- Buyer Agency
Do you understand buyer agency? Most people don’t.
1.I am better off looking at listed properties on my own.
No, generally you are not. Every week, if not every day, we talk to home buyers who choose to work directly with listing agents or attend open houses in order to save the 3% buyer agent fee. While this IS true of our Flat Fee listings it is NOT true of traditionally listed properties. When you contact a listing agent directly, you are likely doubling their pay rate, not reducing the amount the seller is obligated to pay. Under most traditional contracts, the seller pays the full commission to the listing broker. If there is a cooperating agent in the process, the listing broker shares their commission. If there isn’t, the listing broker keeps it all.
2.I will ask for the 3% in my offer.
Sure, you can, but your offer to purchase does not trump the listing contract. They are wholly separate agreements. What does this mean? It means the seller will still pay the full commission to the listing broker no matter what you write into your offer (unless they were savvy enough to build a variable commission structure into their original agreement).
3.I will act as my own agent.
Sorry, you can’t. An agent is by definition someone who represents someone else. You, the buyer, are the principal in the transaction. You can choose to not have representation but you can never be your own agent. Even agents are not acting as agents when they buy properties for themselves. They are principals and are not automatically entitled to the listed buyer agent commission.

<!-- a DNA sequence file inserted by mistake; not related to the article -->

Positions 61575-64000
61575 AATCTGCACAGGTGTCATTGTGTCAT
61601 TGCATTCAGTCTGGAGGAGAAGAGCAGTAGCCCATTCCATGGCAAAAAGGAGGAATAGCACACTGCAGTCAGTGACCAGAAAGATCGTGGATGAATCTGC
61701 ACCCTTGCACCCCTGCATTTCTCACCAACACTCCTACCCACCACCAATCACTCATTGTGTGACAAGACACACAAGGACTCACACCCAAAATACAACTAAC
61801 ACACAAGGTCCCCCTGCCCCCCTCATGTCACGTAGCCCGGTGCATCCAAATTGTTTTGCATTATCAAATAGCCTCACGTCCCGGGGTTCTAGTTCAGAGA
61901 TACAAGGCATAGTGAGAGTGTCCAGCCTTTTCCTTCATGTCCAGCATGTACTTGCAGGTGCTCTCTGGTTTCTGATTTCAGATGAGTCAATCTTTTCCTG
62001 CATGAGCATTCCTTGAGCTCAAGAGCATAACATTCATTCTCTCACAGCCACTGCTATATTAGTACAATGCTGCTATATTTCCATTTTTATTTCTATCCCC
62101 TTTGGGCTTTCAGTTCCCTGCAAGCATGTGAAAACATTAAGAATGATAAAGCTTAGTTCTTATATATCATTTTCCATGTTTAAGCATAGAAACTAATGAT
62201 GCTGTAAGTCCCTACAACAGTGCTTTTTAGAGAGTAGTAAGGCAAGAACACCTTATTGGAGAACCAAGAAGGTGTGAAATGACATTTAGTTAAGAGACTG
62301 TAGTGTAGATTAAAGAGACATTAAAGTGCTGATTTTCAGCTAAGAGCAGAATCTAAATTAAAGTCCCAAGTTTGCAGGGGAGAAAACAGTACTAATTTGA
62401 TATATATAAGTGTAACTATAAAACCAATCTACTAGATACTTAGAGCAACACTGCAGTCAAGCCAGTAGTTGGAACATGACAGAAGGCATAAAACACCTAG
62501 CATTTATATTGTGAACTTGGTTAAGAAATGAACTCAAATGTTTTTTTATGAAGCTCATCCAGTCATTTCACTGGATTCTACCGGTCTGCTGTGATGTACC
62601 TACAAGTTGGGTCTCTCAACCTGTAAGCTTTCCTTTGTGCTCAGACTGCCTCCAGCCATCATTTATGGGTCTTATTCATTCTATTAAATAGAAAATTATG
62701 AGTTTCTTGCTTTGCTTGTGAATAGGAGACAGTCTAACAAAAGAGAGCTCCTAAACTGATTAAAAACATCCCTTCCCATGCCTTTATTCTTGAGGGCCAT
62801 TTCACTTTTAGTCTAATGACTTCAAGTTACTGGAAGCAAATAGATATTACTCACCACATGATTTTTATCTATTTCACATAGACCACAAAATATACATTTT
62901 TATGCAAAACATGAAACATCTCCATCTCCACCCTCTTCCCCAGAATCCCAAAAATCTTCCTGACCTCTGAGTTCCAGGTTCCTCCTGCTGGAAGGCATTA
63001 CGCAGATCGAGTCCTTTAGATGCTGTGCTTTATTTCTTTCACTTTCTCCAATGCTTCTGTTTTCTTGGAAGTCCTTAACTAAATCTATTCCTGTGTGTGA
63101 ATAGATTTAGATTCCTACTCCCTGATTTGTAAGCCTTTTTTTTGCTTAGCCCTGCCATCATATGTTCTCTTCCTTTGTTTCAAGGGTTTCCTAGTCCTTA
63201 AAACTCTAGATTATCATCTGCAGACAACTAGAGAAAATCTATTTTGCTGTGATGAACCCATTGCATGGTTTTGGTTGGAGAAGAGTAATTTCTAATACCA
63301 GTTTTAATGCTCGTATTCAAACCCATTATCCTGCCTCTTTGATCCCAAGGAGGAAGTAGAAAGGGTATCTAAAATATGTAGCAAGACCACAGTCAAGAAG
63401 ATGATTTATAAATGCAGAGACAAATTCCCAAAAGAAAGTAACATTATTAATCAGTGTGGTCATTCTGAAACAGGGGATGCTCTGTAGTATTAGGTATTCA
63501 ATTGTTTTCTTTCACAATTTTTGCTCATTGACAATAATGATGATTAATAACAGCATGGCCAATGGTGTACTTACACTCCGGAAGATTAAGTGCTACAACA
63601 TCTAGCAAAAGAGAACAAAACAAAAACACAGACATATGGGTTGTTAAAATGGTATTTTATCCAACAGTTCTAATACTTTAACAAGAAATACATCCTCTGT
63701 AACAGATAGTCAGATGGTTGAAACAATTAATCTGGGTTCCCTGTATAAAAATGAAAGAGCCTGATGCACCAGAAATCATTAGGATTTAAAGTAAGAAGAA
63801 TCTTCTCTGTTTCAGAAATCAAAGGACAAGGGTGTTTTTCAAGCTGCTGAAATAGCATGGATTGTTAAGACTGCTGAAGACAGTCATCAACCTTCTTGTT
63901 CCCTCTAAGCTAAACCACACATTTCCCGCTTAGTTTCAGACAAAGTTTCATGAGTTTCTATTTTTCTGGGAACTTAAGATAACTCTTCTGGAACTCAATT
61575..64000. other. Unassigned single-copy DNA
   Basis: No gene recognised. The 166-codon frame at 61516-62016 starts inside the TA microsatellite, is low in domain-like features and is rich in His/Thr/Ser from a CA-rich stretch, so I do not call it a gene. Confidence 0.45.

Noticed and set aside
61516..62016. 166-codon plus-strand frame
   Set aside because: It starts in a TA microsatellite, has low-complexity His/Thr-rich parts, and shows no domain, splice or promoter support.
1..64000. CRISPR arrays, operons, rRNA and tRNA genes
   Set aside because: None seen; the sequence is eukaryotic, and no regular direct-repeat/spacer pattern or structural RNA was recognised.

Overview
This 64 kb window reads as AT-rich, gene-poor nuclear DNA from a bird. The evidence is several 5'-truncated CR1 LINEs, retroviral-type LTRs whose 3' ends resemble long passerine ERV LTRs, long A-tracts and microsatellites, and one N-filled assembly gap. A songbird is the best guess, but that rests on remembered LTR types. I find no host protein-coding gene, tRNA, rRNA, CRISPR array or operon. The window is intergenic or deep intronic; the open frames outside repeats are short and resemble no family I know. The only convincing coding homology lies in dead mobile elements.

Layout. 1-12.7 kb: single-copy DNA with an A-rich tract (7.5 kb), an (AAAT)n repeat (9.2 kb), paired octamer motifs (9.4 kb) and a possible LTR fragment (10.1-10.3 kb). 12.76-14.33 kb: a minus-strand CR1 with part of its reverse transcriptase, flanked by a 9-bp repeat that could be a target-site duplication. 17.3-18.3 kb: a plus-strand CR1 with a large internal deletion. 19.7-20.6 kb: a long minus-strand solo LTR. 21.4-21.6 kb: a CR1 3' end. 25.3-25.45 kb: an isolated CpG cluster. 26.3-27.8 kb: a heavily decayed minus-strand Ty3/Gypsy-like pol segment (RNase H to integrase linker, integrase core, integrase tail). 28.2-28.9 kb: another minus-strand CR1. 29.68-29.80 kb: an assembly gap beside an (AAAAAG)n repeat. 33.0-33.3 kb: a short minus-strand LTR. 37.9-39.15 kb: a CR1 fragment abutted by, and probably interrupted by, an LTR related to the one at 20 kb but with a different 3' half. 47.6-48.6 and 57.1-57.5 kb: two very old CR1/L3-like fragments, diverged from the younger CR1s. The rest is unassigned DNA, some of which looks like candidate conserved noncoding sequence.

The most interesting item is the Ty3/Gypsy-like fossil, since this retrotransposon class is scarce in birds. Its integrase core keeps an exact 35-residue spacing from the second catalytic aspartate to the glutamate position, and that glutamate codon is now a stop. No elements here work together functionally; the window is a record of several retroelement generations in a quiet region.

Buyer Agency Contracts:
Your buyer agent is contractually obligated to represent your interests in a transaction. That means there is a contract. So, what should you look for in a buyer agency contract?
Before you sign the contract, make sure Madcity Homes listings are excluded. That way you can contact our sellers directly and avoid the buyer agent’s fee. Of course, this also means you cannot see the property (or even discuss it in detail) with your buyer agent. You must act entirely on your own to avoid commission pitfalls.
You should retain the right to terminate your buyer agency contract at any time for any reason. This will allow you to look at new properties on your own or with another agent. You would still (of course) be obligated to your buyer agent for the properties that the buyer agent showed to you or discussed in detail with you.
Your buyer agency contract should specify how your buyer agent will be paid. A good buyer agent will accept whatever is offered by the selling broker and not require you to contribute additional funds. This means that from your perspective your buyer agent should work for free.